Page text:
To support both near-term and long-range applications, NIST will develop measurements and standards for nanodevices, such as lab-on-a-chip instruments for diagnosing disease; nanomagnetics to help the magnetic data storage industry achieve higher storage density and access speed; nanomanipulation to assist in the development of quantum logic devices and self-assembled systems; and nanocharacterization including tools for understanding nanoscale devices.
This work will help U.S. industry maintain and enhance its leadership of the computer and peripheral device market and telecommunications industry and improve the U.S. share of the magnetic data storage market.
Neutron Science ($6 million)
The properties of neutrons make them ideal tools to study materials and systems with atom-level detail without damaging or changing the object being observed. The production and proper use of neutrons is highly complex and can be done only at facilities with highly specialized instruments and skilled, experienced staff. The NIST Center for Neutron Research is the only U.S. neutron center competitive with facilities in Europe and Japan and is the most cost-effective such center in the world. The use of neutrons for measurements in chemistry, materials science, biology, physics, and engineering has expanded into new areas unforeseen when the center was designed, and the number of participants has more than quadrupled over the past decade.
A budget increase of $6 million is requested to meet the increased demand and expand operations to ensure that the United States remains competitive in this research field. NIST will build staff expertise for the development of new instruments and capabilities and strengthen program areas, such as neutron trace analysis to develop new, ultrahigh-sensitivity methods to detect chemicals and other substances; neutron chemical spectroscopy to study details of interactions of chemicals with porous and layered materials; and neutron imaging to conduct two- and three-dimensional studies of materials, devices, and biological systems as well as studies of very large molecules such as proteins.
Building Competence for Advanced Measurements Program ($4.7 million)
The budget request includes a $4.7 million increase to speed the development of cutting-edge measurement capabilities. This program, which supports fundamental research to develop and maintain state-of-the-art knowledge in areas of science and engineering related to measurement techniques and data, has been a crucial part of NIST laboratory activities and a principal mechanism for initiating new programs, including world-class facilities and Nobel Prize-winning science. New funds are needed to develop additional and interdisciplinary projects enabling NIST to keep pace with and respond to the increasingly complex measurement needs of advanced industries, shrinking time frames for technology development, and rapidly escalating costs associated with advanced measurements research.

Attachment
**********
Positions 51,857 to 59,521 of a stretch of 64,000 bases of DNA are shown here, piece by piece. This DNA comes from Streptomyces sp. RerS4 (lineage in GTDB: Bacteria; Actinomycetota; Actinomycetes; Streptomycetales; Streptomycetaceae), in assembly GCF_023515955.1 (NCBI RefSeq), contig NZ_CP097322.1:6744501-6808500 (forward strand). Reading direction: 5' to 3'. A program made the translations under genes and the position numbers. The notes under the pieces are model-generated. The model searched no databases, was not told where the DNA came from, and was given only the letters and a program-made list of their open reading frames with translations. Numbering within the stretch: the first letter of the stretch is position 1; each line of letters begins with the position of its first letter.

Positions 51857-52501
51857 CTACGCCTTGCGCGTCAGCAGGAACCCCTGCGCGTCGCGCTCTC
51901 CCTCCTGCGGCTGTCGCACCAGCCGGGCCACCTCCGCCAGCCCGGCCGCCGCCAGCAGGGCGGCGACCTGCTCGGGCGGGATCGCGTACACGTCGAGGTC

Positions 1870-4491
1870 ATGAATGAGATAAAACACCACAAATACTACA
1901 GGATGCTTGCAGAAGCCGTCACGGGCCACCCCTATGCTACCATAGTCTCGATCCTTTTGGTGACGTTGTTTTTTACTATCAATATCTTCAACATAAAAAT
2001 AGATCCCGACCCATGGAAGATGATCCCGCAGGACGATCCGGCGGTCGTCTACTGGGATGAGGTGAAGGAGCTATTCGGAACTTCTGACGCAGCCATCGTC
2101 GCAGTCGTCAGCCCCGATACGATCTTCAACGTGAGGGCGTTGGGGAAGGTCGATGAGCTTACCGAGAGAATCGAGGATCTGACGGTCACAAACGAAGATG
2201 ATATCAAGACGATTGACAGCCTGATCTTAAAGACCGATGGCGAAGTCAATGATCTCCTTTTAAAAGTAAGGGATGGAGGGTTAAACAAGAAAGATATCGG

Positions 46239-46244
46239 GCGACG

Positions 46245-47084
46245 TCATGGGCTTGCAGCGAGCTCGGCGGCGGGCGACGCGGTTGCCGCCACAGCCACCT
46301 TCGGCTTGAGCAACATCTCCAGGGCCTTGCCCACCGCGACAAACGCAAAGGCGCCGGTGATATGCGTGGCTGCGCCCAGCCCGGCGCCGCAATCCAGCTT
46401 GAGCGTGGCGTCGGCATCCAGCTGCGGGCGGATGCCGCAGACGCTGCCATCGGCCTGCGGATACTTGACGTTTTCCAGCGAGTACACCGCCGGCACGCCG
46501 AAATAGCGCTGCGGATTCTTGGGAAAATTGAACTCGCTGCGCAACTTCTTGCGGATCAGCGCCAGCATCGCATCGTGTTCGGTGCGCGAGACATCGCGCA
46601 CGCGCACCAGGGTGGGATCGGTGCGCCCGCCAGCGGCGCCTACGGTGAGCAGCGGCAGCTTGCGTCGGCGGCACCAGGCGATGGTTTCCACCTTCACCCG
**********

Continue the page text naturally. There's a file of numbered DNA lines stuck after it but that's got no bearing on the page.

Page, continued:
Advanced Measurement Laboratory (AML) ($35 million for equipment, $15 million for fit-up)
When completed in 2003, the AML will be the world's best measurement laboratory, carrying out stringent measurements required by the semiconductor, biotechnology, telecommunications, and other high-technology industries. This work requires not only environments that precisely control vibration, temperature, humidity, and air cleanliness but also new and highly sophisticated scientific equipment for making fundamental measurements and ever more precise standards, and advanced "clean rooms." The AML will support the U.S. semiconductor industry in manufacturing new generations of devices that are smaller and faster, including development of new materials for a wide range of applications and certification of length measurements to an accuracy of 1.5 nanometers or better.
About 40 major equipment systems are needed—$35 million is requested for FY 2003 to buy the first 15 systems so that the equipment will be in place as the building is occupied beginning in FY 2003. The new equipment will support industrial and scientific needs such as lithography at feature sizes of 100 nanometers and less; electron beam processing that can make even smaller feature sizes and can be used to make standards for nanotechnology; 1-nanometer resolution comparisons of surface morphologies and crystal structures at low beam voltages; determination of the unit of mass in terms of quantum standards; and very precise measurements of electrical quantities.
In addition, $15 million is requested as part of the new construction budget for final lab-by-lab fit-up and relocation into the AML. This is the lab-by-lab process of the design, installation, and extension of mechanical and electrical services to allow researchers to hook up their equipment and to relocate equipment and furnishings from old laboratories.
Boulder Construction ($17.3 million)
NIST maintains about 50 specialized laboratory, office, and support buildings on campuses in Gaithersburg, Md., and Boulder, Colo. The majority of the buildings in Boulder are almost 50 years old and, if current conditions continue, soon will fail to adequately support the needs of U.S. industry and science. NIST has a master facilities plan to guide the replacement, renovation, or repair of these buildings so that the Institute can continue to provide the best possible measurement systems and standards. Information from several studies has been used to reevaluate and reprioritize facilities needs.